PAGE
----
I felt free for the first time in a long time today. Dr. Jodi Schwartz – Levy conducted a Somatic Therapy session for four practioners, and each walked away with all expectations met. And then some.
Or should I say “Soma?”
Soma Therapy is a type of meditation in which you exercise your entire body with the intent of ridding one self of all stress, worries and worldly concerns. It all starts with the breath, said Schwartz-Levy, one of only a handful of therapists world-wide holding a PhD. in this new science that brings a healing to the mind, body and the spirit. A 50-minute session helps you release tensions you didn’t know occupied pockets of yourself, until you flow with the suggested movements, at first gingerly, and then with a gusto you would be surprised to discover inside of your Self.
My intent was to “loosen” myself, particularly, in an area where I felt discomfort. By the time I finished, I realized there was a loosening of tension in half a dozen other parts of my body, from my legs to my back, neck, arms and jaw. I didn’t know how “stuck” I was until stretching, pulling and moving the body while staying focused on deep breaths, in and out, in and out.
I’d open my eyes and glance at our teacher and try to copy her pose. If you’re over 25 and not in the best of shape — like me — you may want to take it easy. But, I rushed ahead and felt in tune with her, even swaying a little back and forth as I listened to the rhythm of my body, exactly as our instructor said.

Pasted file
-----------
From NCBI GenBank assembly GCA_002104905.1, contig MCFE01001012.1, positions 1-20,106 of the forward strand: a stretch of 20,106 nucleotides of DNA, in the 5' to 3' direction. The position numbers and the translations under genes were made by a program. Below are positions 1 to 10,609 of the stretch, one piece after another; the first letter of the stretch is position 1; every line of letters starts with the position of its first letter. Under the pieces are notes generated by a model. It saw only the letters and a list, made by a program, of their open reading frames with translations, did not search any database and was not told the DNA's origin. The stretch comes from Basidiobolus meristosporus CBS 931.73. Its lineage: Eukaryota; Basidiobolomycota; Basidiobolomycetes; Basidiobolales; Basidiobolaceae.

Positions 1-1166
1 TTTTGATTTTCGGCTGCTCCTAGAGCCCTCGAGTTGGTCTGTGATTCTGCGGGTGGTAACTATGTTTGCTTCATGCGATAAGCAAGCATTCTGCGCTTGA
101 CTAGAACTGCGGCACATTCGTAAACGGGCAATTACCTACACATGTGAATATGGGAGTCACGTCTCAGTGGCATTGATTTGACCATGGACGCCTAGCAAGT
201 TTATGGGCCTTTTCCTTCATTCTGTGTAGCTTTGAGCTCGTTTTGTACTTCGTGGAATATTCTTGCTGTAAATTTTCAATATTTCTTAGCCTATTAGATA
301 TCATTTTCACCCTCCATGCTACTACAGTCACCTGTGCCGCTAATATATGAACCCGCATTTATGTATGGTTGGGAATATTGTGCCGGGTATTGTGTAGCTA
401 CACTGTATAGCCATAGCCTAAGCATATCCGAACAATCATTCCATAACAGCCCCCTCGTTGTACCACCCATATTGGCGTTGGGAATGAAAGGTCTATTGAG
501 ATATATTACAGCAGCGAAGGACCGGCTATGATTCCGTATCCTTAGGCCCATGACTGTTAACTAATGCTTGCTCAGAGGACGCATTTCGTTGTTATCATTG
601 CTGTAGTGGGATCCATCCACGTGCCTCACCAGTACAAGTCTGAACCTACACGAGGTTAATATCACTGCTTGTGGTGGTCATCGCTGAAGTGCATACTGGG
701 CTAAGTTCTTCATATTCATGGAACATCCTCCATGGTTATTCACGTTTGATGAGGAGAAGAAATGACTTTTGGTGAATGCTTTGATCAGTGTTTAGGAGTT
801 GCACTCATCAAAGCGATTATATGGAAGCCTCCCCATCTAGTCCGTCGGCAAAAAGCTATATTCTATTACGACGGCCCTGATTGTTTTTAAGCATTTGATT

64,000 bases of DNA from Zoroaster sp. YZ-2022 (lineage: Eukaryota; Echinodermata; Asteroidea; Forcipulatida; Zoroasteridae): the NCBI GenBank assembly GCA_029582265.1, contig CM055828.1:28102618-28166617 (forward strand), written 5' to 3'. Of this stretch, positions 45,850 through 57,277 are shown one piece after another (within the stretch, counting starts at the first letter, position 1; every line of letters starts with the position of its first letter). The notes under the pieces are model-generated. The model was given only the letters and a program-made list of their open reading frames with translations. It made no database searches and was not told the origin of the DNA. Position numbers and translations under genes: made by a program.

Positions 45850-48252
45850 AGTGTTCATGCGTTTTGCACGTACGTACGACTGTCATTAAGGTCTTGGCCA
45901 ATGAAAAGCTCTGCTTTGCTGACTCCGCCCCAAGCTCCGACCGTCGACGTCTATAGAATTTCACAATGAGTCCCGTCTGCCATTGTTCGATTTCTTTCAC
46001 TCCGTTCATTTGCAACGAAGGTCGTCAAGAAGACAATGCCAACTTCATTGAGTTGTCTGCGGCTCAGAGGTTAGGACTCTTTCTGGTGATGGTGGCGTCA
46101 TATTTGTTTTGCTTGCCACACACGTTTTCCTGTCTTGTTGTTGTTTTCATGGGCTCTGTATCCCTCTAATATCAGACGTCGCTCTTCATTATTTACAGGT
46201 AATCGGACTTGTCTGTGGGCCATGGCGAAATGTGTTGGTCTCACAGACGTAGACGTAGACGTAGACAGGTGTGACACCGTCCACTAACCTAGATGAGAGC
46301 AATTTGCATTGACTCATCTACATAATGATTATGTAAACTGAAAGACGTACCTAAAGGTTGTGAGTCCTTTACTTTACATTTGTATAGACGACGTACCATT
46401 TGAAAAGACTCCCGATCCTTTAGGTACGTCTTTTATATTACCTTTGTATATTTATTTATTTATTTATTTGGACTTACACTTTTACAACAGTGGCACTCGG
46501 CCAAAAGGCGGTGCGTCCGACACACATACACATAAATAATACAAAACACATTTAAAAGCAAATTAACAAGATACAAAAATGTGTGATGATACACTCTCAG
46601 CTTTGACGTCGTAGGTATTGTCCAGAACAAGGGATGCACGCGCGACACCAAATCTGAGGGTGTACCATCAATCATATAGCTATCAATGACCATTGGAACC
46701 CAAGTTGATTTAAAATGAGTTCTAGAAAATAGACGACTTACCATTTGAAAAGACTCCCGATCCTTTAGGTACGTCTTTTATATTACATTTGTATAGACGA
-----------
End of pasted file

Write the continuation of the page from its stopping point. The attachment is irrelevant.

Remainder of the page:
“‘Soma‘ is an ancient Greek concept that refers to the body as container of all life experiences,” Schwartz-Levy said. See (somaticpsych) “From this perspective, the body holds an accumulation of energy that results as tension and various symptoms. This philosophy states that the body knows how to release such somatic tension when we listen and respond accordingly.”
Larry, a participant who, like me, has attended his third session, hoped to become “stronger” as a result of this gathering. He hopes to change careers and get into restaurant management. Sherri, in the mental health field, wanted to simply relax, after spending half the night awake with a sick child and another small one not as “needy.” And Drumi, the third participant who sought to be more confident, ended up giving us all a discourse on the spiritual awakening of her home country, India. All smiled as we left the ResiliencyCenter in Ambler, PA, feeling that our individual goals had been realized.
“The soma speaks to us through its language of breath, movement, sensation, voice, posture and gestures,” the professional healer and psychologist said. “Through somatic practices, you can be more attuned to your authentic self within the safety of a psychotherapeutic relationship.”
I’ve already signed up for another session and my body and spirit, speaking for my mind, thanks Jodi Schwartz-Levy. (For more, see www.meetup.com/thebodyspeaksitsmind)